• All threads and posts regarding Coronavirus COVID-19 can be found in our area specifically for Coronavirus COVID-19 discussion.

    You can directly access this area >here<.

help and advice please

Wenchy

Registered User
Oct 23, 2013
4
0
My dad has just be diagnoised with early stages of Alzheimers, he is only 65. My problem is that we are a very small family with just myself and my uncle able to look out for him. he lives 200 miles away from me and my uncle lives 1 hours drive away from him. Neither my uncle or my father want him to move closer to me so that I can start to keep an eye on things, he wants to stay where he is, but I cant keep an eye on such things as his condition, his heigeine, bills etc. I appreciate I need to give him space and let him have independance but I am really worried that something may happen and I will not be there!. He does travel to me by train several times a year but other than that we communicate by phone. The other issue I have which I can not get my head around is the power of attourny - I am struggling to talk to him about it as I really dont want him to think I am only trying to get my hands on his money! Has anyone else had this problem and what did you do.:(
 

stanleypj

Registered User
Dec 8, 2011
10,712
0
North West
Hi Wenchy and welcome to TP,

As you may be aware, yours is a common problem, but nonetheless stressful for that.

I'm sure that other members in this situation will be along soon with helpful suggestions.

In the meantime, you might wish to post a little bit more about his condition so that people have a clearer idea, e.g. it seems that he can travel independently by train - which is useful - but I expect that there are plenty of other things that he finds difficult and others may have found ways to help with these.

Take care
 

FifiMo

Registered User
Feb 10, 2010
4,705
0
Wiltshire
First of all, don't panic. If I were you, there are a number of things I would plan...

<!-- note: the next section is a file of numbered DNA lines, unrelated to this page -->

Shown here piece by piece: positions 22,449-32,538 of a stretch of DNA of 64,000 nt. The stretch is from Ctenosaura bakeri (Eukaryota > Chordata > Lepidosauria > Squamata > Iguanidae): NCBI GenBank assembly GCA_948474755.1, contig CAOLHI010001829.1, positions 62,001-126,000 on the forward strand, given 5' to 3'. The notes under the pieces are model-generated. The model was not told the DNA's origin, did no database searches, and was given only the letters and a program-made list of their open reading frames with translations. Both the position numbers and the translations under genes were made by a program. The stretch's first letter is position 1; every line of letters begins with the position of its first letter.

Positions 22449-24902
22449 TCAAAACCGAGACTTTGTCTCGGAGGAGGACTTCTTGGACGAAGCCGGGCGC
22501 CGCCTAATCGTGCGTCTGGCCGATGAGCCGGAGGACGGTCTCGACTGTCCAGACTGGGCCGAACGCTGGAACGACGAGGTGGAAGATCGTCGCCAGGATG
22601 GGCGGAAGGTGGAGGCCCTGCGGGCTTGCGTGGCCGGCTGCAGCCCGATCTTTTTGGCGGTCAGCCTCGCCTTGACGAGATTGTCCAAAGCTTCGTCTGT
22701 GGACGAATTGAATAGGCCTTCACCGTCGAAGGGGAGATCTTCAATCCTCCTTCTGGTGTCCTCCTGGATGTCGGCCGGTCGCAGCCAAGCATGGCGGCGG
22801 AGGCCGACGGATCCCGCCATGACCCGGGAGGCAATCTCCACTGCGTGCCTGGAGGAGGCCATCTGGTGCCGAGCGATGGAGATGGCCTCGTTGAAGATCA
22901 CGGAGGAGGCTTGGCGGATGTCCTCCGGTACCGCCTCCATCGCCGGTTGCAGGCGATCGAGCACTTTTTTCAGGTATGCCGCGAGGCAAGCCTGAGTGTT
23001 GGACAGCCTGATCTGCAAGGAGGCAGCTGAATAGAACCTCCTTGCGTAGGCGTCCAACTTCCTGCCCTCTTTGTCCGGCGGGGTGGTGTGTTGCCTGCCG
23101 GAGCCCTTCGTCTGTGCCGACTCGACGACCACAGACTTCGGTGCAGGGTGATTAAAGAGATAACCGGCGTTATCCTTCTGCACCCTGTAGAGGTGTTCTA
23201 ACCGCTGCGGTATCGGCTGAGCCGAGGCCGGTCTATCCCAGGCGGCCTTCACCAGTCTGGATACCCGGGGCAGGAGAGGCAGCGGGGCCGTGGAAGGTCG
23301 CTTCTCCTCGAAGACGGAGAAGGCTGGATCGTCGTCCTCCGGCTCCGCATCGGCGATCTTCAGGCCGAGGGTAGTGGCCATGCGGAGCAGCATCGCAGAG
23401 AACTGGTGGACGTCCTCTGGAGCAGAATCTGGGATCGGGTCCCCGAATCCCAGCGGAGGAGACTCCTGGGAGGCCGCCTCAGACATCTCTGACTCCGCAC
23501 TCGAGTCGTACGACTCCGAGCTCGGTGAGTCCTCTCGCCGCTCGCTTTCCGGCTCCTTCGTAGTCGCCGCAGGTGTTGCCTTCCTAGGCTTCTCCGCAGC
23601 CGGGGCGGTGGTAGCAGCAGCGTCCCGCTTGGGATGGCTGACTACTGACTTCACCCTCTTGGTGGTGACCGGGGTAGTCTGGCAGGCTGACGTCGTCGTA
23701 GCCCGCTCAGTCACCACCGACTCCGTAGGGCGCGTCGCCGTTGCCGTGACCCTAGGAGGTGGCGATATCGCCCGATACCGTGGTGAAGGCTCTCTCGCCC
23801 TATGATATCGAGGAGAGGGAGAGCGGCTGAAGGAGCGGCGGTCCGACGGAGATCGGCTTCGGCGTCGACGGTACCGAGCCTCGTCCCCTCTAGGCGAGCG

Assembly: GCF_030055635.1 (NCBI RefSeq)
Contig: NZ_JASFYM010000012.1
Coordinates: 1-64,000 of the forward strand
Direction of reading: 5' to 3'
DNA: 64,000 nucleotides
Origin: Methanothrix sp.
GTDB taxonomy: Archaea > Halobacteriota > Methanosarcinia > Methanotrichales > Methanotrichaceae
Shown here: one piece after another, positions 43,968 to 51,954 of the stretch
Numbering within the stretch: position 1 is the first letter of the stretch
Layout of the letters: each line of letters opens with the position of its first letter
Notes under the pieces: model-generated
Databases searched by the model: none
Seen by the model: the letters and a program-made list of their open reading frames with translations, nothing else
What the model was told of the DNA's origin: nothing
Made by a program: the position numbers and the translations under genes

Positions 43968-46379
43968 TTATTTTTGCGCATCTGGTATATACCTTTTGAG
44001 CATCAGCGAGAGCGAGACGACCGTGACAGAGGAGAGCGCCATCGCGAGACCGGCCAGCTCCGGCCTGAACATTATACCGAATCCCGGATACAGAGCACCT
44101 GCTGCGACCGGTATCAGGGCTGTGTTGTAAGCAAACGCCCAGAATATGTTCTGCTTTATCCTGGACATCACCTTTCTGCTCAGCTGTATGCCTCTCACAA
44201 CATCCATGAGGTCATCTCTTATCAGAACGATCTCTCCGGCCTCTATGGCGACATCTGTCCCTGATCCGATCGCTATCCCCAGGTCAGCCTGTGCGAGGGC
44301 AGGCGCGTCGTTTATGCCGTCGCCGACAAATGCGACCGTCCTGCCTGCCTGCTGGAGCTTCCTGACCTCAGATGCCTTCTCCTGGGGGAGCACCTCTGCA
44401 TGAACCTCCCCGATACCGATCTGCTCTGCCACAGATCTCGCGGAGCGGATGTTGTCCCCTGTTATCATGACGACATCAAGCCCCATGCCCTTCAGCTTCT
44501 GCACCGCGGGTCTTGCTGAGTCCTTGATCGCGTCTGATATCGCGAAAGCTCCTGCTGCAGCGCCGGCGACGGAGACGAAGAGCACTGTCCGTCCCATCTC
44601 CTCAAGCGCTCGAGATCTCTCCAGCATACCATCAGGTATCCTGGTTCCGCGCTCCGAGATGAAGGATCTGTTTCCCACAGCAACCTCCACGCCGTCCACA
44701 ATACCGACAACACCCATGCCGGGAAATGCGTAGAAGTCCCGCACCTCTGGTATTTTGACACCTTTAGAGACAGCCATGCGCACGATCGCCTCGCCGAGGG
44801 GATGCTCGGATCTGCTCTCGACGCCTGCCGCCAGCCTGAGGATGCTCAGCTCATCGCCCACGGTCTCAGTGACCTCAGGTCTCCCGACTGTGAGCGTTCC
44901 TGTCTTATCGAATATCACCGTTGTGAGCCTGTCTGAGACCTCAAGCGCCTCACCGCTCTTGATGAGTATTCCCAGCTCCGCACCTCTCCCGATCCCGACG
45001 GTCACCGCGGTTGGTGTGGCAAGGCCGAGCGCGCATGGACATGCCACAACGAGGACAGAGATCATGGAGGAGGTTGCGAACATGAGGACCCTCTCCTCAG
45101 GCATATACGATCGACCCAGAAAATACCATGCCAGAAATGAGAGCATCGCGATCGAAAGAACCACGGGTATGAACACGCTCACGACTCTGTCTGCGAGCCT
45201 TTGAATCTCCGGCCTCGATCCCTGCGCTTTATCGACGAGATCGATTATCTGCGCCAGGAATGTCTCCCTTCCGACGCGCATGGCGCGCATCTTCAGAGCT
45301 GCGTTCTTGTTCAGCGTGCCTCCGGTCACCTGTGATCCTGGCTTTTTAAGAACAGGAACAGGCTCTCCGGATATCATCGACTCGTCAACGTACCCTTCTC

I would go for a weekend visit so you can observe the areas that he might be needing some help with.

You cannot do everything so if you notice areas where you think he needs some help then contact social services for his area and ask them for a needs assessment. They should then put in place any care package he might need.

Getting him to give you LPA for finance and LPA for health and welfare are important but you would not be the first one to not manage to get it done. One way is to ask dad who he wants to help him with money when he needs this. The LPA is an insurance for the future that when needed you are the one he wants to get help from. You can point out to him that if he doesn't sort this now then the local council can step in and be the ones to do it. If he is worried about you absconding with his money then you can tell him that that cannot happen as you have to provide reports to the courts to show you are doing things correctly. You can tell him too that the LPAs would allow you and him to work together to ensure that he is able to stay where he is for as long as possible.

Is he already having problems with finances? If so, then firstly consider diverting his mail to yours. Get him to sign a form for the bank asking for online banking to be set up. The reason for diverting the mail is because they will send the password to his address and you need to get it before he throws it away. In addition, you want to see a whole cycle of one or two months for the bills he has coming in, what his bank statements say, etc. then I would set up online banking on your computer so you can manage his bills for him. Lots of us have had to go down this road, particularly when an LPA hasn't been forthcoming.

On your visit down there, if you dad has friends or good neighbours then give them your contact details. You can also give your contact details to the local police station in case your dad encounters them at some point. As there is no immediate family in the area then consider putting a key safe in so that if there is an emergency then emergency services can access the keys and let themselves in.

Hope this helps,